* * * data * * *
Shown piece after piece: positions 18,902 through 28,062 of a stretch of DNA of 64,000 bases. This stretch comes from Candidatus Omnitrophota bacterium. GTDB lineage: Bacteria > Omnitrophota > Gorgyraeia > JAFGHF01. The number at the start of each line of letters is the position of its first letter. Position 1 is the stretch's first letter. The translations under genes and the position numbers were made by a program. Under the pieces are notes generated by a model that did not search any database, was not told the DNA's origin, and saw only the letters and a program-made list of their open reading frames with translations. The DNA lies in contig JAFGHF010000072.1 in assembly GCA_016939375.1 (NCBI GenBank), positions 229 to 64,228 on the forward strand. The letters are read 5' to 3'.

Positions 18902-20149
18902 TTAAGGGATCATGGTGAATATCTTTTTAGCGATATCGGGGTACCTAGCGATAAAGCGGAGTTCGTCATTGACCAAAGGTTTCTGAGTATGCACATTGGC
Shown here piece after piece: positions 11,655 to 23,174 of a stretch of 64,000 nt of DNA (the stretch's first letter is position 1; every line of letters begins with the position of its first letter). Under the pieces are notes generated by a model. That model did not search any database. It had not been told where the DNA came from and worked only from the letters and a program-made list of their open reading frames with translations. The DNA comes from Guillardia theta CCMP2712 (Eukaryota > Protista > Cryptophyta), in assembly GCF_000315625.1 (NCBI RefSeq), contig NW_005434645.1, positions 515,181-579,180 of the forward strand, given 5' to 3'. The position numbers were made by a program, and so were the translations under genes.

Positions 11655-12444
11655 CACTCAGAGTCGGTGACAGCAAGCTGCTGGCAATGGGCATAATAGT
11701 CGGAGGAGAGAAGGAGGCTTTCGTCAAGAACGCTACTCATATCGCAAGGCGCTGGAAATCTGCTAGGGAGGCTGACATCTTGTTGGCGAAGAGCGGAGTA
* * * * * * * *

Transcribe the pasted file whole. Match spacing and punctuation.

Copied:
Shown piece after piece: positions 18,902 through 28,062 of a stretch of DNA of 64,000 bases. This stretch comes from Candidatus Omnitrophota bacterium. GTDB lineage: Bacteria > Omnitrophota > Gorgyraeia > JAFGHF01. The number at the start of each line of letters is the position of its first letter. Position 1 is the stretch's first letter. The translations under genes and the position numbers were made by a program. Under the pieces are notes generated by a model that did not search any database, was not told the DNA's origin, and saw only the letters and a program-made list of their open reading frames with translations. The DNA lies in contig JAFGHF010000072.1 in assembly GCA_016939375.1 (NCBI GenBank), positions 229 to 64,228 on the forward strand. The letters are read 5' to 3'.

Positions 18902-20149
18902 TTAAGGGATCATGGTGAATATCTTTTTAGCGATATCGGGGTACCTAGCGATAAAGCGGAGTTCGTCATTGACCAAAGGTTTCTGAGTATGCACATTGGC
Shown here piece after piece: positions 11,655 to 23,174 of a stretch of 64,000 nt of DNA (the stretch's first letter is position 1; every line of letters begins with the position of its first letter). Under the pieces are notes generated by a model. That model did not search any database. It had not been told where the DNA came from and worked only from the letters and a program-made list of their open reading frames with translations. The DNA comes from Guillardia theta CCMP2712 (Eukaryota > Protista > Cryptophyta), in assembly GCF_000315625.1 (NCBI RefSeq), contig NW_005434645.1, positions 515,181-579,180 of the forward strand, given 5' to 3'. The position numbers were made by a program, and so were the translations under genes.

Positions 11655-12444
11655 CACTCAGAGTCGGTGACAGCAAGCTGCTGGCAATGGGCATAATAGT
11701 CGGAGGAGAGAAGGAGGCTTTCGTCAAGAACGCTACTCATATCGCAAGGCGCTGGAAATCTGCTAGGGAGGCTGACATCTTGTTGGCGAAGAGCGGAGTA